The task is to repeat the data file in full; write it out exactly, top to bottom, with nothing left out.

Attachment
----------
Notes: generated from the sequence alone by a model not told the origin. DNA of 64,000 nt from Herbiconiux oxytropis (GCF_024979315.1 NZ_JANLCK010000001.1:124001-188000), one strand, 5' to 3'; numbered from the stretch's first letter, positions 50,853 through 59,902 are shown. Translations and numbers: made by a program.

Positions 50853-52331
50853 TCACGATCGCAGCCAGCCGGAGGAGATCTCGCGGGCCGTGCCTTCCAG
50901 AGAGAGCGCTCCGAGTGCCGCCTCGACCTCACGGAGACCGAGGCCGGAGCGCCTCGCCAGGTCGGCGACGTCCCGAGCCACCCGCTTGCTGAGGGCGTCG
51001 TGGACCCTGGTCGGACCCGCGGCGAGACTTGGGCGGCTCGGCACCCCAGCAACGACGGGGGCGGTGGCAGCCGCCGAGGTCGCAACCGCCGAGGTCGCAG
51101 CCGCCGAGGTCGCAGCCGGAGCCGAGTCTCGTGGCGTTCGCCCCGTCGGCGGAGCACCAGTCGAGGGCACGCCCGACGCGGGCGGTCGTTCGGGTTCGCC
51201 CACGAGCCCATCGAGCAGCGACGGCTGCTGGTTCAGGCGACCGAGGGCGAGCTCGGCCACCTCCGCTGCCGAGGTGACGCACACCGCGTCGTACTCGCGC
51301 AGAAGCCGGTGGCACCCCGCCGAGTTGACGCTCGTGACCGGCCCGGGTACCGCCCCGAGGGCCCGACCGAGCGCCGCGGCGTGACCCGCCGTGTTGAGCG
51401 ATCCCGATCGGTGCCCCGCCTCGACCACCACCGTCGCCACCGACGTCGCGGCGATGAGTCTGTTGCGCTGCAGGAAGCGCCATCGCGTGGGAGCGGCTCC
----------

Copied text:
Notes: generated from the sequence alone by a model not told the origin. DNA of 64,000 nt from Herbiconiux oxytropis (GCF_024979315.1 NZ_JANLCK010000001.1:124001-188000), one strand, 5' to 3'; numbered from the stretch's first letter, positions 50,853 through 59,902 are shown. Translations and numbers: made by a program.

Positions 50853-52331
50853 TCACGATCGCAGCCAGCCGGAGGAGATCTCGCGGGCCGTGCCTTCCAG
50901 AGAGAGCGCTCCGAGTGCCGCCTCGACCTCACGGAGACCGAGGCCGGAGCGCCTCGCCAGGTCGGCGACGTCCCGAGCCACCCGCTTGCTGAGGGCGTCG
51001 TGGACCCTGGTCGGACCCGCGGCGAGACTTGGGCGGCTCGGCACCCCAGCAACGACGGGGGCGGTGGCAGCCGCCGAGGTCGCAACCGCCGAGGTCGCAG
51101 CCGCCGAGGTCGCAGCCGGAGCCGAGTCTCGTGGCGTTCGCCCCGTCGGCGGAGCACCAGTCGAGGGCACGCCCGACGCGGGCGGTCGTTCGGGTTCGCC
51201 CACGAGCCCATCGAGCAGCGACGGCTGCTGGTTCAGGCGACCGAGGGCGAGCTCGGCCACCTCCGCTGCCGAGGTGACGCACACCGCGTCGTACTCGCGC
51301 AGAAGCCGGTGGCACCCCGCCGAGTTGACGCTCGTGACCGGCCCGGGTACCGCCCCGAGGGCCCGACCGAGCGCCGCGGCGTGACCCGCCGTGTTGAGCG
51401 ATCCCGATCGGTGCCCCGCCTCGACCACCACCGTCGCCACCGACGTCGCGGCGATGAGTCTGTTGCGCTGCAGGAAGCGCCATCGCGTGGGAGCGGCTCC